India Is First Lady Kims Ancestral Home - Korea Times
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India Is First Lady Kims Ancestral Home

By Lee Tae-hoon
Staff Reporter

Korea's first lady Kim Yoon-ok is a descendant of one of India's royal families dating back two thousand years, according to the presidential office Monday.

The presidential couple arrived Sunday in New Delhi for a four-day state visit. It is the first visit to India by a Korean president since 2004.

The office said Kim is a descendant of Heo Hwang-ok, a princess who travelled from an ancient kingdom in Ayodhya, India, to Korea.

Heo arrived on a boat and married King Suro of Korea's Gaya Kingdom in A.D. 48, according to Samguk Yusa, an 11th-century collection of legends and stories.

The chronicle says Princess Heo had a dream about a handsome king from a far away land.

After the dream, Heo asked her royal parents for permission to set out on an adventure to find the man of her fate.

The ancient book indicates that she sailed to the Korean Peninsula, carrying a stone, with which she claimed to have calmed the waters.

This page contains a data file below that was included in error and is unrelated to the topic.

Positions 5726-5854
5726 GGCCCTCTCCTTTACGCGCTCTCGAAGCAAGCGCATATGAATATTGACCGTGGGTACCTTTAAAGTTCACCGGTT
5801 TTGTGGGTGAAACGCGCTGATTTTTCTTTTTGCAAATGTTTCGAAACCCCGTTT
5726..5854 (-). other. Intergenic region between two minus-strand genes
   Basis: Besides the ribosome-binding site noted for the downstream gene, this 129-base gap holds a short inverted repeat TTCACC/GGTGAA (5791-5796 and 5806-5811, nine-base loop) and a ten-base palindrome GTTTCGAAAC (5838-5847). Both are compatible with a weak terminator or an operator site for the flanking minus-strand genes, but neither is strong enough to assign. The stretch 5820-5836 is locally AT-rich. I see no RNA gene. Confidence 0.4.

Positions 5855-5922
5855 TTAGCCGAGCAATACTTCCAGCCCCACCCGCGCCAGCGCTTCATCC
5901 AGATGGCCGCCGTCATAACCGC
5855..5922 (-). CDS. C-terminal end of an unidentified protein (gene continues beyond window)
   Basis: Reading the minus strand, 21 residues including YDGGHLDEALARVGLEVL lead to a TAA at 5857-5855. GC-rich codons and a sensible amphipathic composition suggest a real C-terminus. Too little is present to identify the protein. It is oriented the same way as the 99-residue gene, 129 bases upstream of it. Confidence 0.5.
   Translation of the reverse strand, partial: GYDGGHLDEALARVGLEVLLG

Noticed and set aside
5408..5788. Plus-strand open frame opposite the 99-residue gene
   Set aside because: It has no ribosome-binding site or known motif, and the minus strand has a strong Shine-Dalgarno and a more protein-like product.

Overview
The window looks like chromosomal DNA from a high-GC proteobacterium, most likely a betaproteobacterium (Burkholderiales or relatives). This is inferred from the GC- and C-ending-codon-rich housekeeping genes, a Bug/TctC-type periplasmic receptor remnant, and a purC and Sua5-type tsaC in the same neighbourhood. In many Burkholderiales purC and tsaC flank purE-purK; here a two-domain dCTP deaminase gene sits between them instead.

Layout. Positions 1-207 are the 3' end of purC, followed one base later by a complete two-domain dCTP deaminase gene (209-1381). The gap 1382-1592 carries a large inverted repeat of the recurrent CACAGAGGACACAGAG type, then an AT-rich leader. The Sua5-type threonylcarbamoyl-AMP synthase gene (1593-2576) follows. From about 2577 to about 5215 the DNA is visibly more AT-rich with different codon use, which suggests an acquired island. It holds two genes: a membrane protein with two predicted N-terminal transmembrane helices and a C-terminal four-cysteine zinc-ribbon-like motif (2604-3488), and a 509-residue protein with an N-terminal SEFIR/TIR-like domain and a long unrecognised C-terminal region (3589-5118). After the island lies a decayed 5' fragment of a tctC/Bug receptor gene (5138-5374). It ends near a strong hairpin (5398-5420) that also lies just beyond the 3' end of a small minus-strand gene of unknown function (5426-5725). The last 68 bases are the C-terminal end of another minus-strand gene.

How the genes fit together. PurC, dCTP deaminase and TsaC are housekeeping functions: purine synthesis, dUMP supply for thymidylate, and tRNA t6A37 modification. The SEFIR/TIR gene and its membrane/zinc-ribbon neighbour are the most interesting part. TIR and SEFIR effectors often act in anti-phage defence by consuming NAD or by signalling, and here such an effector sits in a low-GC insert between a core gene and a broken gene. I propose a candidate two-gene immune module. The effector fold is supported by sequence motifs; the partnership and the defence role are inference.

Archeologists discovered a stone with two fish kissing each other in Korea, which is a unique cultural heritage linked to a royal family in Ayodhya.

The stone is evidence that there were active commercial exchanges between the two sides after the princess's arrival here.

The princess is said to have given birth to 10 children, which marked the beginning of the powerful dynasty of Gimhae Kims.

Members of both the Heo and Gimhae Kim lineages consider themselves descendants of Heo Hwang-ok and King Suro. Two of the couple's 10 sons chose the mother's name. The Heo clans trace their origins to them, and regard Heo as the founder of their lines. The Gimhae Kims trace their origin to the eight other sons.

An analysis of DNA samples taken from the site of two royal Gaya tombs in 2004 in Gimhae, South Gyeongsang Province, confirms that there is a genetic link between the Korean ethnic group and certain ethnic groups in India.

Over the past decades, there have been efforts to shed new light on the historical links between Korea and India. In 2000, a Gaya clan raised money to send a large memorial tablet to India and establish a park in Ayodhya.

leeth@koreatimes.co.kr


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